After Trike Stolen From Woman With Cerebral Palsy, Officer Buys New One - NBC Southern California

After Trike Stolen From Woman With Cerebral Palsy, Officer Buys New One

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    Woman With Cerebral Palsy Has Bike Stolen Officer Comes to Rescue

    After a woman with cerebral palsy was robbed of her trike -- her main means of transportation, since she is unable to drive -- a Tustin police officer replaced the bike at his own expense. Vikki Vargas reports for the NBC4 News at 5 p.m. on Wednesday, June 22, 2016. (Published Wednesday, June 22, 2016)

    After someone stole a tricycle from a woman with cerebral palsy — her only mode of transportation — a police officer made a promise to go the extra mile to right a wrong Wednesday.

    Louticia Terry was born with cerebral palsy. Her balance and motor skills make it impossible to drive. The 45-year-old single mother rode an adult-sized tricycle to get around until it was stolen June 15, she said.

    Terry and her daughter Meaghan had gone to grab frozen yogurt last Wednesday when they arrived back home and saw that someone stole the trike.

    "My trike was gone. I said, 'Oh no, what am I going to do?" Terry said.

    Meaghan, 11, said she was devastated as well.

    "Why would they steal a handicapped person's bike?" Meaghan said. "If it was a trike, then they would have known there's something wrong with them. Because there's not that many trikes."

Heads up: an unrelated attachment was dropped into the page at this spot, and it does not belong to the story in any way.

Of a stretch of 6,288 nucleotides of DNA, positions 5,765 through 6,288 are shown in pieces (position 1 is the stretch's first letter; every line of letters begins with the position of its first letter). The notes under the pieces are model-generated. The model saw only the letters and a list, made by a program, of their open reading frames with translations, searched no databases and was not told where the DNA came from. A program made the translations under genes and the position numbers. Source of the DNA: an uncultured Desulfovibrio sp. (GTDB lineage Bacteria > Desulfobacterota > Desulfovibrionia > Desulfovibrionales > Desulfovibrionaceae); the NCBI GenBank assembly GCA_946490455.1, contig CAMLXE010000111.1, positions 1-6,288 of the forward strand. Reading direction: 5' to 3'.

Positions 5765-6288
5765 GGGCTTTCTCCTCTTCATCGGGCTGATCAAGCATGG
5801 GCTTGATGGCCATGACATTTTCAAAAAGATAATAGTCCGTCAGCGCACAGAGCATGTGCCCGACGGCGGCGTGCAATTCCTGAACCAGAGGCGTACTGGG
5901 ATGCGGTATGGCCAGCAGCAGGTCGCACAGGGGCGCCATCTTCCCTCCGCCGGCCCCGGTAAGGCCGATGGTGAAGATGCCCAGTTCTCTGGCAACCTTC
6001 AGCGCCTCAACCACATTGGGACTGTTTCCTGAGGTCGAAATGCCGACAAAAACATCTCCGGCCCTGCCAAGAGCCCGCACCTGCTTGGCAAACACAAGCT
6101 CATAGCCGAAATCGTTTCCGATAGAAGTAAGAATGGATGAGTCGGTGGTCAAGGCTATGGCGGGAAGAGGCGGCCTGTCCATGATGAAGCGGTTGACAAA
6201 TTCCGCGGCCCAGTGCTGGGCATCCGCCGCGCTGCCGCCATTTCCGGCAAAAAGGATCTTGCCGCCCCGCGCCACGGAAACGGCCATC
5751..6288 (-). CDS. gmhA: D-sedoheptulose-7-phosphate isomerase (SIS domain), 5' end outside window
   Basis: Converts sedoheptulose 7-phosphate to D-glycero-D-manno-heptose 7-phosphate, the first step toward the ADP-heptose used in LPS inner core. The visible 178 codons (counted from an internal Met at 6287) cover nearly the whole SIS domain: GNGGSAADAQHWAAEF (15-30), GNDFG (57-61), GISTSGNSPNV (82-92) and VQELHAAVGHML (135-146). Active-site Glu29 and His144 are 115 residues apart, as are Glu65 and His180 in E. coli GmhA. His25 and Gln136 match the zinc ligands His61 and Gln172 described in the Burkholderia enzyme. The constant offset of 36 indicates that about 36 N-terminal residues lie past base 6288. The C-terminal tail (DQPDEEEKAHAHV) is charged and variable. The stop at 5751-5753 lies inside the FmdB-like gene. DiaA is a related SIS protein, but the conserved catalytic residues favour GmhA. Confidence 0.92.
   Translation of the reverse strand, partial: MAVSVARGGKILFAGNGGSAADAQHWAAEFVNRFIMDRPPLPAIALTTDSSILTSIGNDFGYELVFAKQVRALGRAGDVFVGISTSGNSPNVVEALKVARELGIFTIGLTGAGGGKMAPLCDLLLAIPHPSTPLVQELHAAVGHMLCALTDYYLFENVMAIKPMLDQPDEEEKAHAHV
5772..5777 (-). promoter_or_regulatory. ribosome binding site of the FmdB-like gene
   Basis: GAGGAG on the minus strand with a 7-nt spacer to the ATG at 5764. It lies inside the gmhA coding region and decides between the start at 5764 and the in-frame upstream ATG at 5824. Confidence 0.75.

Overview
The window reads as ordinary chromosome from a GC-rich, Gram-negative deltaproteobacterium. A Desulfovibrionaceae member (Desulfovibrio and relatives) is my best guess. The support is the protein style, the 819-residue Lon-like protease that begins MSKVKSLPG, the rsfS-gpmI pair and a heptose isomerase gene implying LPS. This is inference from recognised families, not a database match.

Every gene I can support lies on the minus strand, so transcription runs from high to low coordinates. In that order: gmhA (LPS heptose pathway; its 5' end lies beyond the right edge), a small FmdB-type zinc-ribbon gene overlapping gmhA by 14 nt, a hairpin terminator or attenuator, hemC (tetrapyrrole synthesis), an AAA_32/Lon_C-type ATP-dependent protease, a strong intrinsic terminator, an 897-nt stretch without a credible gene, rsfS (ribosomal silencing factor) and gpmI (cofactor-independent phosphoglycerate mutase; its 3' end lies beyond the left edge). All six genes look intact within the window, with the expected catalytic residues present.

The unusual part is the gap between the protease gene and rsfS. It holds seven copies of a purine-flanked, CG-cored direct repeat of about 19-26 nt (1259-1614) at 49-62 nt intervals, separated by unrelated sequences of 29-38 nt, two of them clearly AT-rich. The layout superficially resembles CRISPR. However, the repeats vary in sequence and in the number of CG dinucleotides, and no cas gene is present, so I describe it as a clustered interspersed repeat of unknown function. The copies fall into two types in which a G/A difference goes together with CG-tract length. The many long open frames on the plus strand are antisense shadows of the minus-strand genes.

The mother and daughter weren't alone in their disbelief.

    Tustin police Officer Tom Knostman was just as angry. He was the officer to arrive and take the family's police report that day. After seeing this horrible wrong, he couldn't just leave things the way they were.

    He told the family he wanted to replace the bike at his own expense.

    "He went above and beyond the call of duty," Terry said.

    What's more, Knostman didn't want any attention for what he did. NBC4 reached him for an interview by phone.

    "It means a great deal to her and the money really didn't mean that much to me, so it was really easy for me to do something for her that meant a lot to her," Knostman said.

    Meaghan and her mother managed to get him on the phone.

    "Thank you so much for getting the bike," Meaghan said on the phone to Knostman.

    The officer told NBC4 he wishes he could fix everything for everyone.

    "Then she can take me to school. We can go get groceries and we can go do a lot of things and have fun," Meaghan said.

    Mother and daughter will soon hit the streets again. The tricycle is scheduled for delivery on Thursday.

    This wasn't the first time Knostman went above and beyond after hearing of injustice in his community.

    Tustin police say when an American flag was vandalized, it was Knostman, a retired marine, who not only replaced the flag but also held a flag ceremony as well. Knostman told us by phone he wasn't acting like a police officer this time: just a human being.

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